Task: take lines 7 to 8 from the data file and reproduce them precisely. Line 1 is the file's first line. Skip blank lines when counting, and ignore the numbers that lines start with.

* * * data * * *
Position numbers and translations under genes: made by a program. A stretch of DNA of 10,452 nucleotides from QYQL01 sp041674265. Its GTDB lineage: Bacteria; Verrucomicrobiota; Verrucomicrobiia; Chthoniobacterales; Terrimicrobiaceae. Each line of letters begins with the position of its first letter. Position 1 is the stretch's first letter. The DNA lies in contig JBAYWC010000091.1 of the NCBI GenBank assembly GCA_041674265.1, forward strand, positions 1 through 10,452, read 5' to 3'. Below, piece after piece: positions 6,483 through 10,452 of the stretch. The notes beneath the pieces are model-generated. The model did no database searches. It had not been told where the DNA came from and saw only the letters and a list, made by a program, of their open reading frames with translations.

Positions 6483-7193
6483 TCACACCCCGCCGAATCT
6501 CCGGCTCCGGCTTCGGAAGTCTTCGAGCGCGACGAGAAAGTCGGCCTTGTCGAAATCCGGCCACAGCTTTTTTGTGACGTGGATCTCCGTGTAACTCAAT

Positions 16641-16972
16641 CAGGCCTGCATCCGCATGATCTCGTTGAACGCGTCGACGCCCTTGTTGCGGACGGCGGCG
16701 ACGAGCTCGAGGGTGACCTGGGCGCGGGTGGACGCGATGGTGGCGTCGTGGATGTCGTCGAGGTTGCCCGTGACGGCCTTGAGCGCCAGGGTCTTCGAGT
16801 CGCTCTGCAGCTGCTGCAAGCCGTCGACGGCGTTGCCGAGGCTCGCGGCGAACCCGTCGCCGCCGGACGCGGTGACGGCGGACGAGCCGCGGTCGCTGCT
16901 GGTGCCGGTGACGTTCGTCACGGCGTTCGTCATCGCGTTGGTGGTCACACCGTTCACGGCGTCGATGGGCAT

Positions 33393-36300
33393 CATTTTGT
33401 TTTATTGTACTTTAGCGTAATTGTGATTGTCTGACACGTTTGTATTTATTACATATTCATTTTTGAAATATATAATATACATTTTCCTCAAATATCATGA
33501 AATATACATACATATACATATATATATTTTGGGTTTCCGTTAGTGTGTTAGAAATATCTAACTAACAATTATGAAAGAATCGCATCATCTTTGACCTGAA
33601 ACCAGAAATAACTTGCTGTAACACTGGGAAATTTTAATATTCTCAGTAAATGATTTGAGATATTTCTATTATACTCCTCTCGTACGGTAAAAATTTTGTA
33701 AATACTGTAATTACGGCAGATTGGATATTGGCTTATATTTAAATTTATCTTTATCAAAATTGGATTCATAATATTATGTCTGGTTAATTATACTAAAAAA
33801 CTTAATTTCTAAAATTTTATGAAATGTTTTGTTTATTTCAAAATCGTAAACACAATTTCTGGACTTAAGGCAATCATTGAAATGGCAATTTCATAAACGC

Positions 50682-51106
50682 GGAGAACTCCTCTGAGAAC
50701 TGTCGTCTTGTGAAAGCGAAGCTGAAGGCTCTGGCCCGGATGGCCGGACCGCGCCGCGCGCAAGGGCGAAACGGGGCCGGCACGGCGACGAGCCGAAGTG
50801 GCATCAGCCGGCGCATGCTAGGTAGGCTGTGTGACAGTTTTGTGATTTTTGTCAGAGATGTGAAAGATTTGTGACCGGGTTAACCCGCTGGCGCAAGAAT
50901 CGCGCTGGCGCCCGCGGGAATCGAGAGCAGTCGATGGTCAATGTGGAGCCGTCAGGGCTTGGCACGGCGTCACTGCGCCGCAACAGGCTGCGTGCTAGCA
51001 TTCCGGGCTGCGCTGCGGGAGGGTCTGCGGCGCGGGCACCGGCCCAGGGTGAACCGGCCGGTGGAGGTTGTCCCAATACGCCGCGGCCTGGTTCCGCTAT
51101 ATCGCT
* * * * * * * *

16701 ACGAGCTCGAGGGTGACCTGGGCGCGGGTGGACGCGATGGTGGCGTCGTGGATGTCGTCGAGGTTGCCCGTGACGGCCTTGAGCGCCAGGGTCTTCGAGT
16801 CGCTCTGCAGCTGCTGCAAGCCGTCGACGGCGTTGCCGAGGCTCGCGGCGAACCCGTCGCCGCCGGACGCGGTGACGGCGGACGAGCCGCGGTCGCTGCT